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Russia re-evaluated its strategy and on March 25 began to pivot focus toward securing eastern Ukraine, which culminated in the surprise withdrawal from Kyiv and surrounding cities – a move that some intelligence and military experts claim is little more than an attempt to save face after a military disaster.
“Their Plan A was to mass along the border as if to invade, and assume Ukraine would capitulate on NATO membership and Donbas,” McFarland said. “When Ukraine did not, Russia’s Plan B was to invade and be in control in a few days.”
“When that didn’t happen Russia moved to Plan C – protracted war and siege,” she continued. “When that didn’t work, they’ve moved to Plan D – consolidate in east and a frozen conflict along the border: spin it as a success back home, come back for rest of Ukraine in a few years.”
McFarland said the prevailing belief – hers included – prior to the invasion was that Russia would aim to take the Donbas/eastern provinces. She labeled the full invasion a Russian intelligence and military failure, stressing that Russia failed to anticipate the Ukrainian leaders and people.
“Presumably, they thought Ukrainian leaders had been bought and would flee, and Russia could install a puppet government,” she added.
Fredrick Kagan, director of the Critical Threats Project at the American Enterprise Institute, went a step further and said the Donbas region was little more than a “consolation prize” to make up for the “sacrifice” in Putin’s campaign.
“The overall objective of the invasion was to replace the Zelenskyy government with a government that Moscow could control,” Kagan said. “That effort has failed.”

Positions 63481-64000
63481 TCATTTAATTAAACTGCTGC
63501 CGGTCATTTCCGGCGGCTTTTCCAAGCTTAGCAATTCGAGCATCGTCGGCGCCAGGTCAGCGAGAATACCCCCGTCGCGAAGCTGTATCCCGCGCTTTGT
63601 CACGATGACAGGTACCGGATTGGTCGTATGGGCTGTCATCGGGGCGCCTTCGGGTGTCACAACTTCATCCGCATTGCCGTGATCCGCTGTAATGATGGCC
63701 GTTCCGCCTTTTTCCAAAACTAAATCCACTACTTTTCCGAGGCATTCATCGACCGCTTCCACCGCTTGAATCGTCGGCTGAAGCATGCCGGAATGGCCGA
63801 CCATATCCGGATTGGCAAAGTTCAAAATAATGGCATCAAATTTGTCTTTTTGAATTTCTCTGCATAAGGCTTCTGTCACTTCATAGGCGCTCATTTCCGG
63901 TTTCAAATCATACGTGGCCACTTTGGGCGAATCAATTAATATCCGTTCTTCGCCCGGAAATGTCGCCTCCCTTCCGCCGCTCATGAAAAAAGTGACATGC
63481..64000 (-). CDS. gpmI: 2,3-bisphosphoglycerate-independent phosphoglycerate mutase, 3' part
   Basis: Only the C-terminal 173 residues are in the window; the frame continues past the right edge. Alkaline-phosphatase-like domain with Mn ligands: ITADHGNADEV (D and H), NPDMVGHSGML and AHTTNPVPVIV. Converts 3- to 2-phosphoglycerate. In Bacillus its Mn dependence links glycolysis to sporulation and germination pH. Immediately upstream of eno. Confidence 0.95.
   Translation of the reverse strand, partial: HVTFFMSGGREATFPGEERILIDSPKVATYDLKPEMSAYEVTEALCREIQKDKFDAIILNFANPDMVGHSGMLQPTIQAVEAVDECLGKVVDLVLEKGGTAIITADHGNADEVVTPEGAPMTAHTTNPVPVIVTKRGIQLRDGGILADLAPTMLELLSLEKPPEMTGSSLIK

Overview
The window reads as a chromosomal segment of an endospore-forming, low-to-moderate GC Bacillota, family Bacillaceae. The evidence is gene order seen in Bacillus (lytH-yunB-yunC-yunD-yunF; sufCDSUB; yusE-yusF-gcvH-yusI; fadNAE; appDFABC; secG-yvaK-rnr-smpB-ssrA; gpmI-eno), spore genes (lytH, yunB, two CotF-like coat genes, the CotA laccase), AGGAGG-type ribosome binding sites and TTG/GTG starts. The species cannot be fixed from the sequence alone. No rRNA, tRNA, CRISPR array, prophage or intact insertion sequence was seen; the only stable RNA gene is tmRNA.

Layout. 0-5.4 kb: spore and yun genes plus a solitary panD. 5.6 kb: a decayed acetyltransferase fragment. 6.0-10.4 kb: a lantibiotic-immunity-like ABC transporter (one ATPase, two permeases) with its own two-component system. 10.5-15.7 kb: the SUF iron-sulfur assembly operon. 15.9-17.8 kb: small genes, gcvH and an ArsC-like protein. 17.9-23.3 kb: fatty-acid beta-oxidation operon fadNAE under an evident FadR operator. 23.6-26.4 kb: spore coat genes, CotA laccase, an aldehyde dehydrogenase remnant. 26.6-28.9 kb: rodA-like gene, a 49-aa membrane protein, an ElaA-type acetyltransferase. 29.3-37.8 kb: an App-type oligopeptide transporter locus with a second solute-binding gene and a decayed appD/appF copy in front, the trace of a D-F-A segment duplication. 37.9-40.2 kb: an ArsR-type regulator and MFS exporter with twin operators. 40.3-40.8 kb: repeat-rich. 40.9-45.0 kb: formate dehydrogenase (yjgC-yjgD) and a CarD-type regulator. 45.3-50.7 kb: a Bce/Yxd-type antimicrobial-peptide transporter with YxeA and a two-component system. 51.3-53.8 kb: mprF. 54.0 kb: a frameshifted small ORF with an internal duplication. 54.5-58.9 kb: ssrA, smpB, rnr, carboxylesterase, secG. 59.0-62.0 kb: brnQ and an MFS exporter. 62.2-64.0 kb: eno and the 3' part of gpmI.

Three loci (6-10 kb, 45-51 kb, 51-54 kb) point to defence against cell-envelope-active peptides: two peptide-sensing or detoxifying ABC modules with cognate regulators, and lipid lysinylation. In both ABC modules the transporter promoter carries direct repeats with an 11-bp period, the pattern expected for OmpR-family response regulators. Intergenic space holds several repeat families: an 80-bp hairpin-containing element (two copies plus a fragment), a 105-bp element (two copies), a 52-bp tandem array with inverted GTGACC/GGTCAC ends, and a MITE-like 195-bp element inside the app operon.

Kagan explained that the “Putin World” explanation is that Russia has “bizarrely” claimed to have achieved its objective around Kyiv and is now working to secure the land claimed by proxy republics Moscow has recognized.
But securing those regions could provide a long-term purpose, which is to continue eroding Ukrainian territory and improving future invasion efforts.
“The more Ukrainian territory Russia has the harder it is to keep an independent Ukraine alive over time, and the more opportunities Putin will have to invade again after he’s built up his military or to do other things to achieve his aim to bring down an independent Ukrainian government,” Kagan argued.
The extreme losses in Ukraine have pushed Russia to “frantically” rush to build up the military again, with a more robust conscription effort and other short-cut methods that will allow them to field something of an army.
Ultimately, Kagan believes that as long as Putin or “Putinism” remains dominant in Russia, it will continue seeking to destroy an independent Ukraine.
“This was never about Donbas, and it’s also never been about NATO, primarily,” Kagan said. “[Putin] does not accept Ukraine has the right to an independent government, he does not accept Ukraine’s sovereignty and he does not accept its existence as an independent state.”